No Problem with AML No Consent Regime
06 September 2019
Jersey's AML reporting regime has been criticised in the past for the absence of a time limit within which a "no consent" can be maintained. This can have significant implications where no criminal investigation or charges are being pursued but the suspicion of illegal activity has not been dispelled; in such circumstances, the police can maintain a "no consent" whatever period of time has elapsed, effectively freezing assets indefinitely without a court order.
An important recent judgment in the Royal Court of Jersey examined in detail the underlying rationale and justice of the no consent regime. The Court dismissed the Applicant’s application for judicial review, finding that the decision to maintain the no consent had been reasonable and proportionate.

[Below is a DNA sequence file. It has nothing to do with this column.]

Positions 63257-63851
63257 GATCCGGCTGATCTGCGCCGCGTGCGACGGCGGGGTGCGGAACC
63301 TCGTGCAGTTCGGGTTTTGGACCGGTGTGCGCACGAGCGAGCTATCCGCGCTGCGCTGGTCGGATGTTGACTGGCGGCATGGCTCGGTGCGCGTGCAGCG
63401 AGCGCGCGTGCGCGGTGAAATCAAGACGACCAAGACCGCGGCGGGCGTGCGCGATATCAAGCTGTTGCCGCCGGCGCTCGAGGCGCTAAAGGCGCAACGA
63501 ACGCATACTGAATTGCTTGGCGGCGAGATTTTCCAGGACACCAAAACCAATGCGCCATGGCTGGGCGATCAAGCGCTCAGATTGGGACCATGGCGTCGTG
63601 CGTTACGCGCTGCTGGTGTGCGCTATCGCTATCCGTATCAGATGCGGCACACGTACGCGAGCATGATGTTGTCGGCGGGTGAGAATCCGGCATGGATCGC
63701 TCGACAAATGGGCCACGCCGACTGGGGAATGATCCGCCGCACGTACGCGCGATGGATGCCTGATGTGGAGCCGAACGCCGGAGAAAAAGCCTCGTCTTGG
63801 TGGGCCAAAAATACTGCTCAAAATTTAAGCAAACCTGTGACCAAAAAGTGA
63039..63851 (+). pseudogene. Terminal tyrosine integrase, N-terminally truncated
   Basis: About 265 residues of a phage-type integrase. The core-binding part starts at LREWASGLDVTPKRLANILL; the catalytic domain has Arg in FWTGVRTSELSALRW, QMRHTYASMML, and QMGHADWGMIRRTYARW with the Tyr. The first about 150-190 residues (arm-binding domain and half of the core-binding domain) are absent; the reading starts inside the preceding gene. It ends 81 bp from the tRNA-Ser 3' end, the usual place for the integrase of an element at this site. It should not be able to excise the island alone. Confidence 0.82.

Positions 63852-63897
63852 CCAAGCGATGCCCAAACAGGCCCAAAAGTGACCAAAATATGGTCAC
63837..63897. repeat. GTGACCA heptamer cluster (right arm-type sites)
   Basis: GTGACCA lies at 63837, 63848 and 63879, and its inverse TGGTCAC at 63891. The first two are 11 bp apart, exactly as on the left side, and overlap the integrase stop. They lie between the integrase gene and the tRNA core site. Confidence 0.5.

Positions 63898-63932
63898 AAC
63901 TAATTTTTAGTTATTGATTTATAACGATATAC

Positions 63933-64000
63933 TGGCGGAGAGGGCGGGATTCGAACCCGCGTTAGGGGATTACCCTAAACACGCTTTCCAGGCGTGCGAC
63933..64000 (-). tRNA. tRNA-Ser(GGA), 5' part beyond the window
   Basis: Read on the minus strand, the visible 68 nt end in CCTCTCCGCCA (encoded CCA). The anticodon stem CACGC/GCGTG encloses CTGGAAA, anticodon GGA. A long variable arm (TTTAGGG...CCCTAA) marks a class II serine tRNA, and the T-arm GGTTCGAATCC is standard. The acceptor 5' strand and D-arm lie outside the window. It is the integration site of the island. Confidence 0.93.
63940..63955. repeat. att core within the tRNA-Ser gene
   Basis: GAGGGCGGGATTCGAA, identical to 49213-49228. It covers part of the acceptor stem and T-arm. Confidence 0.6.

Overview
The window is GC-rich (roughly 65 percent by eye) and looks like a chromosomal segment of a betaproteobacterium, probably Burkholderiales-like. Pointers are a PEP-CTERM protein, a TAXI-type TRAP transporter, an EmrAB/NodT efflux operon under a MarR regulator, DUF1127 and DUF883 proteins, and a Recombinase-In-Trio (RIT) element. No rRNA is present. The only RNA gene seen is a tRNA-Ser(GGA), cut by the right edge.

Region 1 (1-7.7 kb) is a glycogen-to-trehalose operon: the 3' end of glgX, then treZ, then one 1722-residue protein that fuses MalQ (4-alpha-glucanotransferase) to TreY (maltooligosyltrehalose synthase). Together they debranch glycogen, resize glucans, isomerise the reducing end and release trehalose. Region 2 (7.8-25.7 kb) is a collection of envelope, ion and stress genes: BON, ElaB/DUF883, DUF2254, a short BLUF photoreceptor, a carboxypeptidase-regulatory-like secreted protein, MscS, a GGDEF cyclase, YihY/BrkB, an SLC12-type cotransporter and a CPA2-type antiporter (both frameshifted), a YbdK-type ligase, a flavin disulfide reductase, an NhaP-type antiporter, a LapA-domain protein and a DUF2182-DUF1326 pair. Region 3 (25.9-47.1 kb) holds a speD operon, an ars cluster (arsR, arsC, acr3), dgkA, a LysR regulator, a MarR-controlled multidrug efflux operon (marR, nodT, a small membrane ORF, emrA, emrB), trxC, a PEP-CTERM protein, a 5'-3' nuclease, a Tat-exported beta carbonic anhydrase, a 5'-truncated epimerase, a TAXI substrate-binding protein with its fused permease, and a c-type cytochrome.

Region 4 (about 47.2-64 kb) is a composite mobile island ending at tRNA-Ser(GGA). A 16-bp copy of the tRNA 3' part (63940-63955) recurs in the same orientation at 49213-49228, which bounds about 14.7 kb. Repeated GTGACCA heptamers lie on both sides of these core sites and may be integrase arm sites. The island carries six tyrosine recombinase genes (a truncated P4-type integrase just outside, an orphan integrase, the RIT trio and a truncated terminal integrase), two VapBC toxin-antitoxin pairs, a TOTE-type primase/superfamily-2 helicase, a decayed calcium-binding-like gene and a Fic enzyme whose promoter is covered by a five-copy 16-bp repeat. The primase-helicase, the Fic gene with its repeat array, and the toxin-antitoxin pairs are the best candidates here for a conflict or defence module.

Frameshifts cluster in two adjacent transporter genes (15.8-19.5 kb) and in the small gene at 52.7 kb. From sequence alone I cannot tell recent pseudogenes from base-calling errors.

Counsel, Katie Hooper and Mathew Cook review the case and, in particular, the effectiveness of proportionality as a safeguard under Article 1 of Protocol 1 of the European Convention on Human Rights. Given the emphasis on public policy in Jersey and in Guernsey, It's likely to take a very clear case of disproportionality to ensure the success of a judicial review application of this nature. No guidance as to when the proportionality threshold will be breached has been given by the Court and the testing of this threshold is ripe for further litigation in future.